This modern English sentence can be found nowhere in Shakespeare's Romeo and Juliet. This sentence is found, however, on a page located on an internet website of that has an activity in which students are to rewrite Elizabethan Age English as Modern English. Following the sentences extracted from the play, is the one quoted above; however, unlike the others, the instructions for this sentence read that it should be translated into Elizabethan English, for the tag before it indicates, "Reverse Translation."
Therefore, the assignment on this sentence differs from the others; it is bonused since going from Modern English to Elizabethan is even more challenging. Therefore, you may wish to isolate certain words that have Elizabethan synonyms provided on the side bar of this internet page. For example, Yes can be changed to Aye; perhaps to perchance. The speaker may, then, say "Aye, perchance I shall go forwith....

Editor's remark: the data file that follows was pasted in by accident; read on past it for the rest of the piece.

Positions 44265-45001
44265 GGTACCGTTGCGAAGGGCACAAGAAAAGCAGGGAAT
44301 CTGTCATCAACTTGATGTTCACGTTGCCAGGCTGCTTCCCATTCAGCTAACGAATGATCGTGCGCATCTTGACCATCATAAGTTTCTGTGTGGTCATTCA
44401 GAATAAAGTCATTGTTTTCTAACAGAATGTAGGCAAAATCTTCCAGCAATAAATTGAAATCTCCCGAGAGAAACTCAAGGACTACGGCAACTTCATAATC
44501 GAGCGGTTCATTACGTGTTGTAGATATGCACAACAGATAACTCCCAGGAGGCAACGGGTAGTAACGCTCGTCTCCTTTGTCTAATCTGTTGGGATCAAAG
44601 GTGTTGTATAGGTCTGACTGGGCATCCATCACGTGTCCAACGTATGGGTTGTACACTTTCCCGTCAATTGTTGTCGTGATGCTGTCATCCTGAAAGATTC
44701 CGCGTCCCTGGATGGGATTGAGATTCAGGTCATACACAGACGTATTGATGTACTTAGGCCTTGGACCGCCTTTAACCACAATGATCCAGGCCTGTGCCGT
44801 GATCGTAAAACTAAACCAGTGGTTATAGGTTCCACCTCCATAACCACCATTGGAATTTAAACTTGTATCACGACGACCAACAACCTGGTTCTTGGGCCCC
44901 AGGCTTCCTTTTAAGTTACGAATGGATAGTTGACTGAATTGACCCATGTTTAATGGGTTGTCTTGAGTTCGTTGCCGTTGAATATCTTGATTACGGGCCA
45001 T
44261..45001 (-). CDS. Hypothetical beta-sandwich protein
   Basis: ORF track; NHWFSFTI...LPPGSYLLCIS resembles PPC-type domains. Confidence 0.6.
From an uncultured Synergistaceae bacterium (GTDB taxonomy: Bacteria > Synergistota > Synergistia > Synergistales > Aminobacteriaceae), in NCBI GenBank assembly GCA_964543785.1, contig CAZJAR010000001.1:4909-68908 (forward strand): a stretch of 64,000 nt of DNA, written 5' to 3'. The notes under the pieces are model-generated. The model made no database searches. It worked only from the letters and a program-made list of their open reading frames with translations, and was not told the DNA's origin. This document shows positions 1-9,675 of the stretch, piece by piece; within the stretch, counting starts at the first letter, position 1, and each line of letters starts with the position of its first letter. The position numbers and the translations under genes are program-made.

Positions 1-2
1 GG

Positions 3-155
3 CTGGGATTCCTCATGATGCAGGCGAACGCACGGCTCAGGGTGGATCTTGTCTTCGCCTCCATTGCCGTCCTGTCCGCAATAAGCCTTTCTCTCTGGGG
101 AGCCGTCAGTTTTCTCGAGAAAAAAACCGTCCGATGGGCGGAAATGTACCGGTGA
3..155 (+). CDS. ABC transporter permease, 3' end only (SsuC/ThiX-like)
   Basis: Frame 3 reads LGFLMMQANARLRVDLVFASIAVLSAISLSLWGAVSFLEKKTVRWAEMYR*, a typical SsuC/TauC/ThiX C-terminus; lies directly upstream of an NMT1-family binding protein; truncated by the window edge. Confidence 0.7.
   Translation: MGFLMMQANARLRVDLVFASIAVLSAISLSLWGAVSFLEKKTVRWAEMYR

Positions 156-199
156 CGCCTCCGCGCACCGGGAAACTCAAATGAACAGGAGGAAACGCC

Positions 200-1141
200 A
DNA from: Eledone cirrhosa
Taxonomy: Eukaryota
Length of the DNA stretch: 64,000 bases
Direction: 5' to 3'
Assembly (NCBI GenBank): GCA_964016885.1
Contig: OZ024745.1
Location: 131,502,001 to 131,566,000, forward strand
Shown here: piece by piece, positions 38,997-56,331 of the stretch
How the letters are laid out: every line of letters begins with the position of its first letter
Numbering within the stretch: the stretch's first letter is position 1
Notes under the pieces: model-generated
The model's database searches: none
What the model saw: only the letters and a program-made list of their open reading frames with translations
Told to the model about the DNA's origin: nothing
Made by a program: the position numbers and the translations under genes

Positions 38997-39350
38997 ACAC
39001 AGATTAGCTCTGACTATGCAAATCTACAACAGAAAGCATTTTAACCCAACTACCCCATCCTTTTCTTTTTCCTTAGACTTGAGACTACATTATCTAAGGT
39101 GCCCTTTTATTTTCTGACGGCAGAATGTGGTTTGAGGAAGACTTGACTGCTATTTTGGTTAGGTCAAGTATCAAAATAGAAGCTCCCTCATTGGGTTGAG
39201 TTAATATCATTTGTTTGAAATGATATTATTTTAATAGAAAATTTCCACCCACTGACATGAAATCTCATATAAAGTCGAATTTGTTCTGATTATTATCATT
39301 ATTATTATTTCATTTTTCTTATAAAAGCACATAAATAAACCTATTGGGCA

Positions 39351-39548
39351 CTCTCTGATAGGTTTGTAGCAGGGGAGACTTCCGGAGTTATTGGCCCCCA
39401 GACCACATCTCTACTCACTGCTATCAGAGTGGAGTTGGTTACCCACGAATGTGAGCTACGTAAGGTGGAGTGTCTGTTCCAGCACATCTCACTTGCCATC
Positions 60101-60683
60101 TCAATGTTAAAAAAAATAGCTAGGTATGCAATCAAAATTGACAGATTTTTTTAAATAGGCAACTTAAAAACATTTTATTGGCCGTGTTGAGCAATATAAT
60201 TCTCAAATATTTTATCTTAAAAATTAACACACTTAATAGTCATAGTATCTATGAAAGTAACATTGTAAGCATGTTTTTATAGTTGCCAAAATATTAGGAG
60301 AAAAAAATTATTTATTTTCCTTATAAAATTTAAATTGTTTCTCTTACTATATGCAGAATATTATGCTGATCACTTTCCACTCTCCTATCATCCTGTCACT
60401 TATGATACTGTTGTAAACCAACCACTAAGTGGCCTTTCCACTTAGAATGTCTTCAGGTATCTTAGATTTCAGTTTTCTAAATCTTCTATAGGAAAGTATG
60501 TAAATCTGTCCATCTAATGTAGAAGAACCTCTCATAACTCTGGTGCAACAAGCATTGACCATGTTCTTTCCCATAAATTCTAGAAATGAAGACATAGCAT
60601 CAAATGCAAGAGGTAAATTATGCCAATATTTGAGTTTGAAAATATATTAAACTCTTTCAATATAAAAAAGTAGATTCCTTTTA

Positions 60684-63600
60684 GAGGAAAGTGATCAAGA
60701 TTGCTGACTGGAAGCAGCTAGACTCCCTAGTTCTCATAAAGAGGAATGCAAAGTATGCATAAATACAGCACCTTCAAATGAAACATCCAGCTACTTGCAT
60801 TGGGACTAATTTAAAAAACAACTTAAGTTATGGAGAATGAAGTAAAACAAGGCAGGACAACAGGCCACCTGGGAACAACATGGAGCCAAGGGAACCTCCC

As you work to finish this sentence, refer to passages in the play, noticing that often there is an inversion of phrasing from that of Modern English. For instance, you may wish to invert the last clause, beginning with "long ago....." Please refer to the etext here on Enotes (the second link) which gives a modern translation as you may find lines similar to the assigned one on the modern side that you can then look at the original sentence as a model.